Integral virus protection software helps safeguard your files and hardware from malware, such as worms, Trojans and spyware, and can also offer additional protection, such as customizable firewalls and website blocking.

We can choose from a large number of antivirus products on the market, both free and paid. In addition, operating systems usually include a good antivirus. The essential is to have it always active and updated.

 

 

FirewallClick to read  

Firewalls are software programs or hardware devices that filter and examine the information coming through your Internet connection. They represent the first line of defence because they can prevent a malicious program or attacker from gaining access to your network and information before any potential damage is done.

We can identify 2 different kinds of firewalls, hardware firewalls and software firewalls.
Hardware firewalls are included in some routers. These firewalls monitor the traffic of all computers and devices that are connected to the router's network. Hardware firewalls provide essential security for the Internet of Things (IoT), such as smart thermostats and smart light bulbs. However, hardware firewalls only protect you at home, so if you take your computer to a café or use your device while travelling, you should look for a software firewall to keep your device protected.
Software firewalls
help you stay protected in public places. Running as a program on your computer or device, they watch network traffic closely to help intercept malicious programming before it reaches your computer.

 

Virtual Private Network (VPN)Click to read  

VPN stands for "Virtual Private Network", it is an encrypted connection over the Internet from a device to a network. VPNs encrypt your internet traffic and disguise your online identity. The encrypted connection helps ensure that sensitive data is safely transmitted. VPN makes it more difficult for third parties to track your activities online and steal data. It prevents unauthorized people from eavesdropping on the traffic and allows the user to conduct work remotely.  VPN technology is widely used in corporate environments.The encryption takes place in real-time.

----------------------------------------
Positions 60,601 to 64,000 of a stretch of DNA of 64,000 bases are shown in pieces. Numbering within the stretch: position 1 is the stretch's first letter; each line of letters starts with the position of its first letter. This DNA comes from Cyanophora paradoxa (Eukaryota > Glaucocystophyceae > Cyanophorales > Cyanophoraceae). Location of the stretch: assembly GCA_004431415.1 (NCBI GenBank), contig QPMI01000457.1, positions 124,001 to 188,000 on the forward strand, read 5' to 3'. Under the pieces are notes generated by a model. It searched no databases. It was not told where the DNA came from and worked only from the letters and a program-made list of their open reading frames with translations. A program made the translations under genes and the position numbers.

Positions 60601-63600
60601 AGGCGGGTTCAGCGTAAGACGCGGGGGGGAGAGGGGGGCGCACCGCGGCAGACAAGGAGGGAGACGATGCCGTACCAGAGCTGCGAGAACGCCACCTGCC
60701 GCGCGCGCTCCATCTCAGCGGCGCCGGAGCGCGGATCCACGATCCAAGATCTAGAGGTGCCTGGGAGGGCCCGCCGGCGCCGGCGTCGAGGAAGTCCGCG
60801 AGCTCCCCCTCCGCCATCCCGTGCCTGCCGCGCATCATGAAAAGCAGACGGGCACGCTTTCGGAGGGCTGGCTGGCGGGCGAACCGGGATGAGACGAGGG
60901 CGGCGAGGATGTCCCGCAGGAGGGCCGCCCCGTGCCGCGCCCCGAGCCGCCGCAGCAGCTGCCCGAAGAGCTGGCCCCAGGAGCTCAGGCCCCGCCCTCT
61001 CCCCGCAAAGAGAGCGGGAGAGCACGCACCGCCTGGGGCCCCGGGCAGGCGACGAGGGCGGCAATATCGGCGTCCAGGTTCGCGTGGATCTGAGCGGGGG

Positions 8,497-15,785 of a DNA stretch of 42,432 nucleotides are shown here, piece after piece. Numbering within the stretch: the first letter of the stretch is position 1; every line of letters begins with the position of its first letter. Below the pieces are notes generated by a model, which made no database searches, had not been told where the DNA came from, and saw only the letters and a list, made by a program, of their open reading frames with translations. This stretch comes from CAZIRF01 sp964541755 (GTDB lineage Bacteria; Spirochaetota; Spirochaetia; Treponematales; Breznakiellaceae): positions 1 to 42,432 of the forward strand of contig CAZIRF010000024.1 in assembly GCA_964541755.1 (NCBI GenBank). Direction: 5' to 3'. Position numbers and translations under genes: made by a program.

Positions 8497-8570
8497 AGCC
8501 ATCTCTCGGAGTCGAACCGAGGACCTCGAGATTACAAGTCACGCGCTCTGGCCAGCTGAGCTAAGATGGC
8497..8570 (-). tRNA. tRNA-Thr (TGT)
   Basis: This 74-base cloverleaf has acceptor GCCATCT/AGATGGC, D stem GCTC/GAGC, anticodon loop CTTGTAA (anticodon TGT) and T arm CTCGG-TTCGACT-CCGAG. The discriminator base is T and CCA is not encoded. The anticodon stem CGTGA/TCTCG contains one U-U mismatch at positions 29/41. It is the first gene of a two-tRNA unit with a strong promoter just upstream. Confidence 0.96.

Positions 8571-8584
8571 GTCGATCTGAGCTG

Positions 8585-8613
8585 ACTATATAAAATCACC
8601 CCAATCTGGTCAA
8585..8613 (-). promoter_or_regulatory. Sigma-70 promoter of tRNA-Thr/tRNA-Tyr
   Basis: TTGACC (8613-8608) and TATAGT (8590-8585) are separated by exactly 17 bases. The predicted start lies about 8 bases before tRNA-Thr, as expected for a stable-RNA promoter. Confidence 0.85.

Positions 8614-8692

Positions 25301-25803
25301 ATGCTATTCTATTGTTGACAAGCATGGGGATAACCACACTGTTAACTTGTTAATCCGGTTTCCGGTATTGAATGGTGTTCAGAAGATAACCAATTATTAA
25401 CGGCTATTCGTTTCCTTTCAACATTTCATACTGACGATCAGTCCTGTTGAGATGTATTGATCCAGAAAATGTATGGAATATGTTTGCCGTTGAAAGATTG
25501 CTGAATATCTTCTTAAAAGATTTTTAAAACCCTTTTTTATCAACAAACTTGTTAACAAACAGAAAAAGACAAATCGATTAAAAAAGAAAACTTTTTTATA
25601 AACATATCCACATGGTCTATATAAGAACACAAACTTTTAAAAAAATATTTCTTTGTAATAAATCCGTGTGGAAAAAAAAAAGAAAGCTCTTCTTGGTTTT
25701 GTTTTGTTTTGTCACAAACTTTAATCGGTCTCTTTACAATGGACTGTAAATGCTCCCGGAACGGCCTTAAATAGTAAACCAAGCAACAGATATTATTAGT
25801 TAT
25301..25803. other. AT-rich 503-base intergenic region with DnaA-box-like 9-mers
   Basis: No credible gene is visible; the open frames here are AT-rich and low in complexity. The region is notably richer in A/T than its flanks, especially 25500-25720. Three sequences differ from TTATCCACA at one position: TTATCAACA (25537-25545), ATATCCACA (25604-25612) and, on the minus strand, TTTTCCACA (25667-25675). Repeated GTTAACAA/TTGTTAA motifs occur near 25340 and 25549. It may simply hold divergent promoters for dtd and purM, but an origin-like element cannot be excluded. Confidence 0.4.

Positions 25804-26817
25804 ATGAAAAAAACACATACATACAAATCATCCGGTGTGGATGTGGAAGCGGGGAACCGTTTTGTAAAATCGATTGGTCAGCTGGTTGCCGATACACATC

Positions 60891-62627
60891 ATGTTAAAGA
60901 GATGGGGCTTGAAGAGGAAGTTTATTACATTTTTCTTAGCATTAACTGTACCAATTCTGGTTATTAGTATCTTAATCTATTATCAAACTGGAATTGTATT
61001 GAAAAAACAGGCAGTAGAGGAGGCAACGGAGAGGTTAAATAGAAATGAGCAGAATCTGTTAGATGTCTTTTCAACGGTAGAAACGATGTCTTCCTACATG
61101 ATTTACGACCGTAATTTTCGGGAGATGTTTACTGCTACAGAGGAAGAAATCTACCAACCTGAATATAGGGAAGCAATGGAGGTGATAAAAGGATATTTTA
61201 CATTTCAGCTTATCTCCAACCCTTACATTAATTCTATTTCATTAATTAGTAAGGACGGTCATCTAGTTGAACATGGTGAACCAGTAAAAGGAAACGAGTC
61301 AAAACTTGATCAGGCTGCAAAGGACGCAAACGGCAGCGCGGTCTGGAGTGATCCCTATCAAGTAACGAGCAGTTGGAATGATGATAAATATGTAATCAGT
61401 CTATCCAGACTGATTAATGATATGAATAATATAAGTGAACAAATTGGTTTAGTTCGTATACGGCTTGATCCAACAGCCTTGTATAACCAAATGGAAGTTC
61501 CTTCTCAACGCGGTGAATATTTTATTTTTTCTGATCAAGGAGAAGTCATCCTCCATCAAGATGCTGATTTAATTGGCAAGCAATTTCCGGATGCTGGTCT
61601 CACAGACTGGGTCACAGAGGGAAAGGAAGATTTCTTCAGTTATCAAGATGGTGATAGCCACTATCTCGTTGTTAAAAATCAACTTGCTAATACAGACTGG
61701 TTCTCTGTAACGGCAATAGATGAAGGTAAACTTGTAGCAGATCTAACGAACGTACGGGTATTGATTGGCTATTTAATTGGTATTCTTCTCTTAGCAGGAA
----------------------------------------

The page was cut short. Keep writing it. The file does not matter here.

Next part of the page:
How does a VPN work?

A VPN extends a corporate network through encrypted connections made over the Internet. A VPN hides your IP address by letting the network redirect it through a specially configured remote server run by a VPN host. Because the traffic is encrypted between the device and the network, traffic remains private as it travels. An employee can work from home using a computer, smartphone and tablet and still securely connect to the corporate network.

What kind of VPNs are there?

Remote access:

A remote-access VPN securely connects a device outside the corporate office. These devices are known as endpoints and may be laptops, tablets, or smartphones. 

The prerequisite is usually an HTML-5-capable browser, which is used to call up the company's login page. Access is guarded with a username and password.

 

Site-to-site VPN:

It is essentially a private network designed to hide private intranets and allow users of these secure networks to access each other's resources. A site-to-site VPN is useful if you have multiple locations in your company, and distance makes it impractical to have direct network connections between these offices.

 

Connect to a VPN in Windows 10

 
1.Create a VPN Profile
 
   

Image: https://support.microsoft.com

1. Select the Start          button, then select Settings         > Network & Internet           > VPN > Add a VPN connection.
 
2. In Add a VPN connection, do the following:
For VPN provider, choose Windows (built-in).
In the Connection name box, enter a name you'll recognize (for example, My Personal VPN). This is the VPN connection name you'll look for when connecting.
In the Server name or address box, enter the address for the VPN server.